Interesting post by Zach Wellshttp://zachariahwells.blogspot.com/2009/12/nature-poetry.html
I have no problem with poets entering all kinds of current political, environmental, cultural issues into their work. There're three main problems with doing so, though:
1) The "message" typically overwhelms the more artful aspects of the verse: rhythm, sound, e.g., and especially subtlety.
2) Following from (1), poetry isn't an excuse to proselytize, or to prove what a generous soul the author possesses. This parallels rather well with my own personal peeve: poets (ironically) flaunting ever-so-quietly their own spiritual sensitivity.
3) If you're gonna speak to complex issues, and climate change certainly fills that sink, then you'd better be intimately aware of all sides of the argument.
Speaking to #1, Shakespeare, Shelley, and Homer wrote well and profoundly on politics, Jeffers and Hughes on the environment. But their poetry sung, and their opinions would have been lost forever, just as quickly as will the article LH links to (I agree with the emotional tenor of Monbiot's column re Alberta's Tar Sands, but from a different perspective altogether), if those views were announced artlessly. Poetry's effects, when good, usually help the reader to ask further and better questions rather than to hammer home a group-solidified opinion.
As for #2, this oratory comes from the secular pulpit. There's a time and place for position-taking essays, and for journalist slant, but again, that's a far call from poetry's richness.
#3 is amply demonstrated by LH's confident but dubious view that "at a moment when people are in fact willing to face the reality of climate change and the urgency and complexity of environmentalism we need to have a variety of complex representations and assertions."
Well, first off, climate change is a given. That's what climate does. The question becomes: how much of it is person-caused, and how much of it is a natural fluctuation, seen and recorded throughout the centuries? Back in 1990, this "urgency"LH wants to express was new and dramatic; lately, much evidence and bureaucratic and scientific revelation has revealed multiple cracks in the "humans are to blame" climate change mantra. But you see what I'm helping to perpetuate here: the great unwashed heave of peopledom love to argue and declaim over the environment, politics, religion; not too many are willing to explore a poem as a poem, though.
This changing of popular views -- shown here in a mere 20 years -- speaks to another danger (#4, actually) in bringing current issues to the writing table. If and when the ideas expressed are shown to be not only outdated, but based on wrong premises, well, then, there goes your "content". If I want to learn more about global warming (oops, I mean climate cooling or climate change) I sure won't leaf through contemporary CanPo to get my info. (Or is this just another chapter in "tribal aesthetics"?) Those poets are more than likely not looking to--as LH would have it-- the "complexity of environmentalism". I've read enough contemporary verse, both here and abroad, to know that, more often than not, sloganeering and sanctimonious declaration substitute for and destroy complexity, nuance, and a concern with language and rhythm and sound.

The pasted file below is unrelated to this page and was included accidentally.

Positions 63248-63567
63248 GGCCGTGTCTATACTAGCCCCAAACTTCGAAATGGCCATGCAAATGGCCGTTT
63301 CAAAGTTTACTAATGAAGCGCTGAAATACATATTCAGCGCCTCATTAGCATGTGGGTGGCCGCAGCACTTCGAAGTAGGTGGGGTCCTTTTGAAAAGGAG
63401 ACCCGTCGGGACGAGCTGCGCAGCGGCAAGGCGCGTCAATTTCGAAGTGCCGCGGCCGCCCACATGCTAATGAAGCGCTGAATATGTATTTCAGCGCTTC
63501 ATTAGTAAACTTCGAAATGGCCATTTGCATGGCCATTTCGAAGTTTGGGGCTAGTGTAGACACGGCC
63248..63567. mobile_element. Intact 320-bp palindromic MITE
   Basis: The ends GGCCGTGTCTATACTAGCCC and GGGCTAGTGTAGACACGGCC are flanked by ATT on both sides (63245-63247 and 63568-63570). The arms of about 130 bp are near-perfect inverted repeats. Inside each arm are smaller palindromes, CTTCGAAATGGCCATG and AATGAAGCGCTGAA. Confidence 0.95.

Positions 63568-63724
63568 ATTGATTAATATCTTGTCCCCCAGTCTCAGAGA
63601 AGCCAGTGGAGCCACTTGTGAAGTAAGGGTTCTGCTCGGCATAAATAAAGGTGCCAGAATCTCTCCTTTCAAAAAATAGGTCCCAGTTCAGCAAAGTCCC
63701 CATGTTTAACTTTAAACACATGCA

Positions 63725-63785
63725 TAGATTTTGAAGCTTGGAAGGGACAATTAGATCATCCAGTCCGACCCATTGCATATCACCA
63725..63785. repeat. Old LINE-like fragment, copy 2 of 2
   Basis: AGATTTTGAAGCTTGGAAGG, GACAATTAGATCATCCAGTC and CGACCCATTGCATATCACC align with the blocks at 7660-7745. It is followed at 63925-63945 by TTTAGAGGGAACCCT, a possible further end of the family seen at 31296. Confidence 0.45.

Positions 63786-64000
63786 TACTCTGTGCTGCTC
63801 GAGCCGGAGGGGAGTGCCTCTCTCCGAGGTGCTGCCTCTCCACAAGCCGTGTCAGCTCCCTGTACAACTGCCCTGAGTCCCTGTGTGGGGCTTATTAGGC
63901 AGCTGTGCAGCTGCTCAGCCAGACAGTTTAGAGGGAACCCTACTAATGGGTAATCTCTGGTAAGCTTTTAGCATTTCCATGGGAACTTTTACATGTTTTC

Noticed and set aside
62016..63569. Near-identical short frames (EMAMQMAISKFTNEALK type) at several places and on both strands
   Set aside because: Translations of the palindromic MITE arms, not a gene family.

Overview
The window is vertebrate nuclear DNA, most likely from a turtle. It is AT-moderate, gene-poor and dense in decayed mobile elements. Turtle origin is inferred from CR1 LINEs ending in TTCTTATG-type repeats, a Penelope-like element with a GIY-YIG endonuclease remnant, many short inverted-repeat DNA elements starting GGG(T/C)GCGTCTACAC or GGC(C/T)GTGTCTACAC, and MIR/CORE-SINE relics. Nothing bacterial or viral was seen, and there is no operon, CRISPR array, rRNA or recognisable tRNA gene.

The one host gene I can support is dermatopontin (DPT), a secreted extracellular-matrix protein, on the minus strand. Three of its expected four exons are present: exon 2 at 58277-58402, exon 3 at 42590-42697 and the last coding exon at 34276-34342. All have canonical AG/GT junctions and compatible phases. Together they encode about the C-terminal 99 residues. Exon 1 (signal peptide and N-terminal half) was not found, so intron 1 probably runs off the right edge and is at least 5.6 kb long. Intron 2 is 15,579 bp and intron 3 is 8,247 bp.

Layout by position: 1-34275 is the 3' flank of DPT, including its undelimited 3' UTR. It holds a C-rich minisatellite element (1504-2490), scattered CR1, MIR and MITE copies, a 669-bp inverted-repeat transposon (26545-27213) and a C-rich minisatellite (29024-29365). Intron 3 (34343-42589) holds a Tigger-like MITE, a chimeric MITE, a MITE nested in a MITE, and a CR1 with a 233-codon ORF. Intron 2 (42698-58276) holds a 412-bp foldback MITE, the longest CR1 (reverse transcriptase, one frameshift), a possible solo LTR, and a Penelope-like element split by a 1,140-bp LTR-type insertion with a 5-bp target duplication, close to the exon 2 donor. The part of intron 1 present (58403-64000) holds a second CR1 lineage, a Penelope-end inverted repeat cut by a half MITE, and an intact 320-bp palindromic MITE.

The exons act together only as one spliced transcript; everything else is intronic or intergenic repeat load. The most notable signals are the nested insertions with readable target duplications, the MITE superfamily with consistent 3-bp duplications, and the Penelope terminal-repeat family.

Again, I greatly admire anyone who can insert important contemporary events into their poetry. But it's extremely difficult, and poets who've shown a lack of talent for composing a simple "I walked down the street today" anecdote would be better off tackling that "project" first before the hard organic shaping of poems on climate change.
I disagree somewhat with Zach's final point on the complicity of poets leaving their carbon footprints all about like a consuming Sasquatch. Just by being born, we have a negative effect on the environment. But I'm not one of those lugubrious haters of "manunkind" who would cheer -- could they see it -- the extinction of homosapiens from gentle Gaia. It's a matter of degree. Yes, I agree that most volumes of contemporary CanPo, including most of those from the "ecological" genre, will be dumpster filler or recycled into reusable bumpaper. But "man does not live by bread alone" is the key, here. We need pine beds and walls, but we also need good books of poetry (emphasis on the adjective). (Besides, hemp isn't just for smoking.)Those good books will often have little to do with contemporary news always in the headlines. Some will be exceptions, though .... I'd hope.